Part III: Issues in Patristic and Catholic Social Thought
6. Out of the Fitting Room: Rethinking Patristic Social Texts on“The Common Good”
The Leuven Expert Seminar dialogue on “The Church Fathers and Catholic Social Thought” offered an extraordinary opportunity to explore what patristic sources might offer in the ongoing construction of modern Catholic social thought, and particularly how they might encourage religious dialogue for justice and goodness internationally. ...
7. “That which has been wrung from tears”: Usury, the Greek Fathers, and Catholic Social Teaching
In the sixteenth year of the reign of Emperor Trajan, a woman who is described as “aged about 66 years, with a scar in the middle of her forehead,” and who, being accompanied by her son—who also had “a scar in the middle of his forehead”—acknowledged in writing the recovery of a loan for the amount of 1,612 silver drachmae, as well as interest on the loan.1 ...
8. The Principle of Detachment from Private Property in Basil of Caesarea’s Homily 6 and Its Context
I have two sons. The older of my boys, now age four, enjoys building elaborate sets with his wooden train tracks. The younger of my boys, now age one, enjoys “playing” with his older brother by tearing apart the train set as it is being built. The four-year-old is understandably upset, and some sort of physical behavior is displayed to retrieve the tracks from his younger brother. ...
9. Social Justice in Lactantius’s Divine Institutes: An Exploration
This inquiry interprets a fourth-century Church Father’s main work in reference to social justice, a characteristic theme in Catholic social thought and Catholic social teaching.1 The overall perspective is postcritical in the sense of probing for a relation between an ancient text and a modern or postmodern context in Church and world. ...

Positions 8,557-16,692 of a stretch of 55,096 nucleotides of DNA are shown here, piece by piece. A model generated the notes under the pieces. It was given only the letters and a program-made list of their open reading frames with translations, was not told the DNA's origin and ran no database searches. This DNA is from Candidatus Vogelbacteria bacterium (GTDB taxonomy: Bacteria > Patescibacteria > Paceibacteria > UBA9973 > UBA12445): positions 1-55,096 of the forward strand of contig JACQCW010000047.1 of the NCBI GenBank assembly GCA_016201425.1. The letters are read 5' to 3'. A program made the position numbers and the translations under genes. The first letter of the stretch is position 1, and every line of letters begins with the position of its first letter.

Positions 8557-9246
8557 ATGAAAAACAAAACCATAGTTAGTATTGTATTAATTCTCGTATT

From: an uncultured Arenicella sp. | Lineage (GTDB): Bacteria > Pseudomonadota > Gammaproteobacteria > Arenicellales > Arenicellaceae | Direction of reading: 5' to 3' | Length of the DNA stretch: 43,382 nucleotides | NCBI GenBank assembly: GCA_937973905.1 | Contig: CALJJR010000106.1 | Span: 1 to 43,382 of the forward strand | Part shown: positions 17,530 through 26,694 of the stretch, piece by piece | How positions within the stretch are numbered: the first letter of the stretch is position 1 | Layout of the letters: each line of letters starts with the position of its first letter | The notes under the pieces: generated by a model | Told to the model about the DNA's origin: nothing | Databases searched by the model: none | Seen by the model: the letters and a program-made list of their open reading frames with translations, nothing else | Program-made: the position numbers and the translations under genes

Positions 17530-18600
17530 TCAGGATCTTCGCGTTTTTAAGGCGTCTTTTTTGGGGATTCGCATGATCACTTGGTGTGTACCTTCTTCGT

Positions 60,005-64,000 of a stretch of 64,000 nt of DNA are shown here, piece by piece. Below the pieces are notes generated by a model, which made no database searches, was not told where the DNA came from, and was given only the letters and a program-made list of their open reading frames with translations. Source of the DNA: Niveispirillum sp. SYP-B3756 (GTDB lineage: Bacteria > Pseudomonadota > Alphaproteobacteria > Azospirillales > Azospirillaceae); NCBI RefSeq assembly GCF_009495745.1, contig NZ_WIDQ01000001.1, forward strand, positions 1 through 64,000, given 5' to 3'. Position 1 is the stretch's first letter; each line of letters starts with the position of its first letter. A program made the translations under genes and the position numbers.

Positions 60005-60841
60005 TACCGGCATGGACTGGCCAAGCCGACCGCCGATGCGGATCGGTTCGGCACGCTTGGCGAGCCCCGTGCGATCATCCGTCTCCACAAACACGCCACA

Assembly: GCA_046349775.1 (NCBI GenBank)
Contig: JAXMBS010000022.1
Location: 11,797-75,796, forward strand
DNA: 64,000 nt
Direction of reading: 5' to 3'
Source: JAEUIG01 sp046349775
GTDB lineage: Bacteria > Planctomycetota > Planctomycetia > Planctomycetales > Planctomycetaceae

Part IV: Reflections on the Theme
10. The Church Fathers and Catholic Social Thought: Reflections on the Symposium
The topic assigned to me is to say something both of what was accomplished by the articles in this volume and of what tasks have been identified by them for future research. The volume brings to the surface a deep ambivalence about the legitimacy and extent of developing Christian social teaching today by reference to patristic texts. ...
11. The (Im)possible Dialogue between Patristics and Catholic Social Thought: Limits, Possibilities, and a Way Forward
In his First Homily on the Love of the Poor Gregory of Nyssa exhorts his congregation to care for large groups of fugitives who had found their way into Nyssa. He vividly describes their awful fate: sleeping rough in porticoes, drinking together with animals from water springs, depending on alms for their survival. ...
Pauline Allen is professor of Early Christian Studies at the Australian Catholic University, where she directs the Centre of Early Christian Studies. She is widely published in the field of early Christianity, including spirituality, Mariology, and social ethics. ...
Page Count: 290
Publication Year: 2012
Series Title: CUA studies in early Christianity
Series Editor Byline: John Smith, Will Wordsworth See more Books in this Series